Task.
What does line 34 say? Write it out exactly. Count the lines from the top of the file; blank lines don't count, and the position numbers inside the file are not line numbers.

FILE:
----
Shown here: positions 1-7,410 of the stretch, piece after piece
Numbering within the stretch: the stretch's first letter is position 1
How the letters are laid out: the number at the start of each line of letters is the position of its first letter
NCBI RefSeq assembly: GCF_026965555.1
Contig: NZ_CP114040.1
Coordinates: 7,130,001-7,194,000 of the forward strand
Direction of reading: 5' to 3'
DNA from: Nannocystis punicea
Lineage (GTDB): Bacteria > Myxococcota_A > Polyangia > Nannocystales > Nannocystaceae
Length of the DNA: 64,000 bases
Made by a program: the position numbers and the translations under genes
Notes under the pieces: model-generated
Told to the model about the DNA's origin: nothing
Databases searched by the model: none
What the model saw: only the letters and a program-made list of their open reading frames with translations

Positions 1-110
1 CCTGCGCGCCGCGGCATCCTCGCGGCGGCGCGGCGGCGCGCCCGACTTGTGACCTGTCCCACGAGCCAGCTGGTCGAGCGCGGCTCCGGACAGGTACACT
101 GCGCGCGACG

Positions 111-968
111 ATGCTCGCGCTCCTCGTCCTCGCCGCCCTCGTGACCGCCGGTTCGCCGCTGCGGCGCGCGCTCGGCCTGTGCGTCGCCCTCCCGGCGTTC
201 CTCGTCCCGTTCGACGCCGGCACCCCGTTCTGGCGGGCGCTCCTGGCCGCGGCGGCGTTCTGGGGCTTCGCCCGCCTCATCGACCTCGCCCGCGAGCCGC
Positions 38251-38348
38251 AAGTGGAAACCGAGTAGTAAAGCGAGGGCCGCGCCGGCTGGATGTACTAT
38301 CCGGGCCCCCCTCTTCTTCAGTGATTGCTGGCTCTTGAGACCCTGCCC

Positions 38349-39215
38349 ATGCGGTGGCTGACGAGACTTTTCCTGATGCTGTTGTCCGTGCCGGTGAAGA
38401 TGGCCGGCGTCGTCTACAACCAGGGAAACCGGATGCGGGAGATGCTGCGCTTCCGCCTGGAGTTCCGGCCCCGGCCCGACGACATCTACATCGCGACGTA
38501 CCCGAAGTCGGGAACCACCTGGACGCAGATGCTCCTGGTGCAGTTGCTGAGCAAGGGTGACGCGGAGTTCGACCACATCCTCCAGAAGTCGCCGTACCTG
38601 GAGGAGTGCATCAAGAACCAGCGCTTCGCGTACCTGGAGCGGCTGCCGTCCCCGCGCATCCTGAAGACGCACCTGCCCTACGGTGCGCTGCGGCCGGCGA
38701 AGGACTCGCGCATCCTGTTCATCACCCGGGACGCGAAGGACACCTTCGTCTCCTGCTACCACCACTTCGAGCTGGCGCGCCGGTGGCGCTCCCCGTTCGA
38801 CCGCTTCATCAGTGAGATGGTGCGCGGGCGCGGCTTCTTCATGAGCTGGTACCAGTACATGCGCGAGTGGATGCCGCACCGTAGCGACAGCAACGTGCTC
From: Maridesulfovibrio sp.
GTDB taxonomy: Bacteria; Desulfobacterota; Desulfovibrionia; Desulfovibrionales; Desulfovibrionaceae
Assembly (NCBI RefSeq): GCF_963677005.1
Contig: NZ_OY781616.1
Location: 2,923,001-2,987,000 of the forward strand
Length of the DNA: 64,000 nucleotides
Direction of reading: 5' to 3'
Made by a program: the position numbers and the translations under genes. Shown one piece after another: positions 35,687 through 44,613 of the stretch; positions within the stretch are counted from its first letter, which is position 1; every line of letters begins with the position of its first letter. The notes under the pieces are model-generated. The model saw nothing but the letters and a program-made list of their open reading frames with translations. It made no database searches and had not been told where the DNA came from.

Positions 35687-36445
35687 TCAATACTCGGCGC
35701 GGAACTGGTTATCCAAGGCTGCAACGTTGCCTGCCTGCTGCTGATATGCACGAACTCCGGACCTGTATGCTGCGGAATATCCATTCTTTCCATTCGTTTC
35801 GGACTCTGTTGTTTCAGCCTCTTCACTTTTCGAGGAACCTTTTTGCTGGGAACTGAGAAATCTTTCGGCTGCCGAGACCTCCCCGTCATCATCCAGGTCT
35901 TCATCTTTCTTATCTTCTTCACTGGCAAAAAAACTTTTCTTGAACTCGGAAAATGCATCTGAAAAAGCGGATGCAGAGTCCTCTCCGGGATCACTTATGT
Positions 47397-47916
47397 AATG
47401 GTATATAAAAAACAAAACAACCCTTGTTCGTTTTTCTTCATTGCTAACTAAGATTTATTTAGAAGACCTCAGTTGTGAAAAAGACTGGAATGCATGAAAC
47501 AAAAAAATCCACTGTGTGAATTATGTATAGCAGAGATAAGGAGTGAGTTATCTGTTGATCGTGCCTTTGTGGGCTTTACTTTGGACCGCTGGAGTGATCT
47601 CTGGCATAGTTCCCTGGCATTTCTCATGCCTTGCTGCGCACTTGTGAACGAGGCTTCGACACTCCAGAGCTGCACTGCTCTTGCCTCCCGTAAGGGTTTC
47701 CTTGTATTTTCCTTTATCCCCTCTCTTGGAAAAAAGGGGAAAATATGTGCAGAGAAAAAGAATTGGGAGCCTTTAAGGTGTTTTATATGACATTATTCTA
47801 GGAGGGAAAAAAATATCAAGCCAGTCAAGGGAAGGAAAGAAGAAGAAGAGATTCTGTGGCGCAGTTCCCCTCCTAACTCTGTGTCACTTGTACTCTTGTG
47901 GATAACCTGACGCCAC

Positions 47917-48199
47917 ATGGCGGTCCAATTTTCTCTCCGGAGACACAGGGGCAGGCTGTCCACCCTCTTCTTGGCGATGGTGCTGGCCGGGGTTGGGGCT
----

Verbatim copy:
Assembly (NCBI RefSeq): GCF_963677005.1